posted about 6 years ago
how did a mistake in occupational requirement get translated into the failure to understand English? seriously?? LOL then again, maybe cognitive psychology is not ur expertise.

anyway, u're both right on that account though, that having a BSc in psychology doesnt allow a person to be a psychiatrist. i've checked with a friend and she explained that the person(psychiatrist) i had in mind had gotten a 2nd degree in medicine and some license etc to become a psychiatrist, which i wasnt aware of.

i've always looked at psychiatrist ie shrink as a profession rooted in psychology but it isn't so. furthermore, there's some subtle differences between couples psychiatrist and couples therapist in term of qualification.
u can be a couples therapist with BSc in psychology by attending some clinical training programs but not a couples psychiatrist. check it out below :
wow, this was fun. scratch psychiatrist from the equation, and substitute it with therapist. but remember they're both referred to as shrinks.

sorry for the mistake though, my bad. :)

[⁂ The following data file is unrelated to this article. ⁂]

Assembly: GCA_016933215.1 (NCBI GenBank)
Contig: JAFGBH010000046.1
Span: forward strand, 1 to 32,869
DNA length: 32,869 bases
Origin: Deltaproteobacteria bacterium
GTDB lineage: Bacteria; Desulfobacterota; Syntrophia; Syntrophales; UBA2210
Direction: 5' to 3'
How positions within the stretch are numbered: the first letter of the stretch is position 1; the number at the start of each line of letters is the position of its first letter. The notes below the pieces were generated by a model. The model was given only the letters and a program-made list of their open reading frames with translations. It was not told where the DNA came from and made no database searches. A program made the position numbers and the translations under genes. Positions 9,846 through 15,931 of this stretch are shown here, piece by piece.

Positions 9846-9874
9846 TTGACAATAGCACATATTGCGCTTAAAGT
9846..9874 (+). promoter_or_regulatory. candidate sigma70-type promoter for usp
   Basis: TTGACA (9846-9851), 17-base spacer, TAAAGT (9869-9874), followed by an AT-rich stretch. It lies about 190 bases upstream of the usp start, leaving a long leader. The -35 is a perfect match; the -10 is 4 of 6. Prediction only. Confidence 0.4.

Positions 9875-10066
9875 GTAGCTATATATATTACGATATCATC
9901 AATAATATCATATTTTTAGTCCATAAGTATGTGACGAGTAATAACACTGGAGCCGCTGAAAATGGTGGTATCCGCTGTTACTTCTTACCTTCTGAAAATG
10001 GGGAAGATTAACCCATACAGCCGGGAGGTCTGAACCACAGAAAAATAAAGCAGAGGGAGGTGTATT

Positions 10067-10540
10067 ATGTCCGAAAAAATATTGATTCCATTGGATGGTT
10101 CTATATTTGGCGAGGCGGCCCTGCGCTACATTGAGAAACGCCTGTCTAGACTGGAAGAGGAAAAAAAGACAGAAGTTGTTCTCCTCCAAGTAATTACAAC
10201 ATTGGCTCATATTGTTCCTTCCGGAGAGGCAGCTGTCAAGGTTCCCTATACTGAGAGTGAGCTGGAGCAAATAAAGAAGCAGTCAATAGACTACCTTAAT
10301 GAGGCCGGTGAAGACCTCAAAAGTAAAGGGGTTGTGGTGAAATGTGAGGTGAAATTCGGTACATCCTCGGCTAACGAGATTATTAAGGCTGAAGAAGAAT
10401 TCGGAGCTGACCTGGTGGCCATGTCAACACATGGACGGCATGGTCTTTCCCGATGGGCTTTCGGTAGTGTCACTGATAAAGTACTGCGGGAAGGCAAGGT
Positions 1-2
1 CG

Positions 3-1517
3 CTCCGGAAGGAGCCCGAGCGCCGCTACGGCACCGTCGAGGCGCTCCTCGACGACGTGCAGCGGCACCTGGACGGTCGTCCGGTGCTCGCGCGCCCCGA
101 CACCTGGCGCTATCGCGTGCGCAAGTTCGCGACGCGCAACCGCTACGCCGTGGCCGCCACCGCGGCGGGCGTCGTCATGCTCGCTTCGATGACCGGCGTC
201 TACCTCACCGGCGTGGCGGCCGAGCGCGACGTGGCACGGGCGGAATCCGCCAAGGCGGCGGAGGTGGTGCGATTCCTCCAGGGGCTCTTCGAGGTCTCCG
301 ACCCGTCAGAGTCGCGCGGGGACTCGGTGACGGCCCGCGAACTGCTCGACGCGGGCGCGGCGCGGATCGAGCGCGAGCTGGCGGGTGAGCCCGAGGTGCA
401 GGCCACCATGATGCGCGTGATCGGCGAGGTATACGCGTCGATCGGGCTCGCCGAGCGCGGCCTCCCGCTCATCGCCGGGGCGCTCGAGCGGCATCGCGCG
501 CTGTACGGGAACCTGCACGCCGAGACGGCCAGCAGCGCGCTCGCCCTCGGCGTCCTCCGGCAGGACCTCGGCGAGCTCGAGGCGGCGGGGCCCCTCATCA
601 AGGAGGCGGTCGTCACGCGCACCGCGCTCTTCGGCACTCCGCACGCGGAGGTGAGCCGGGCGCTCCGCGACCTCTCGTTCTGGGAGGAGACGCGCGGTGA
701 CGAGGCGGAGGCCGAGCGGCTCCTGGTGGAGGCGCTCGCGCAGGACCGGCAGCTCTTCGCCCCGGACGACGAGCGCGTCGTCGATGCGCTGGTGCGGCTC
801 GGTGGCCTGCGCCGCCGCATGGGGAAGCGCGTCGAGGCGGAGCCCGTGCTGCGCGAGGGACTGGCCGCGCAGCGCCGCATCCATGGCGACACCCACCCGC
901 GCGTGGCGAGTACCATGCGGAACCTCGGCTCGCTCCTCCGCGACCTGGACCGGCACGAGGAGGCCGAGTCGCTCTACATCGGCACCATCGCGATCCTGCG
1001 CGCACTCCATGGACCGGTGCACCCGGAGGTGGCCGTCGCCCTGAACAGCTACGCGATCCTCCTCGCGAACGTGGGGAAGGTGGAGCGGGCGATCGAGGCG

posted
31-Dec-12, 18:49
edited about 29 minutes later
Avatar for Pineapple30
posted about 6 years ago
Hey :)

If it helps, I'm a 31 year old female psychology graduate interested in clinical health psychology and currently retraining to be a chartered health psychologist.

After my BSc psychology degree I completed postgraduate courses in health psychology, research methods and clinical psychology (MSc, MSc, PGCert), followed by a clinical psychology relevant PhD ( waiting for examiners verdict) and last year I started a professional doctorate in health psychology (although this is on hold at the moment due to funding problems and overwhelming stress following from waiting for verdict from PhD examiners). I've also worked in various research assistant roles, assistant psychologist positions, a research associate in health psychology job (loved that job!) and several social care positions.

I've had an enjoyable, yet, long and stressful journey, but I'm interested in Psychology, keen to broaden my skills and committed to continuous professional development. I realize my experience is probably a complete outlier, but if you're interested in a career as a psychologist, then by no means would you have to go through what I've gone through!

Look at the British Psychological Society (BPS) website which provides an informative overview of psychology career paths. If considering a psychologist career in the UK, graduates with non psychology undergraduate degrees must complete a BPS accredited conversion degree and graduate with a good classification (ie at least a 2.1). Following undergraduate psychology degree/conversion, some professional career paths (ie health, forensic) require completion of relevant MScs, followed by a professional doctorate which then leads to chartered psychologist status. Applicants also need relevant experience for entry onto postgraduate courses.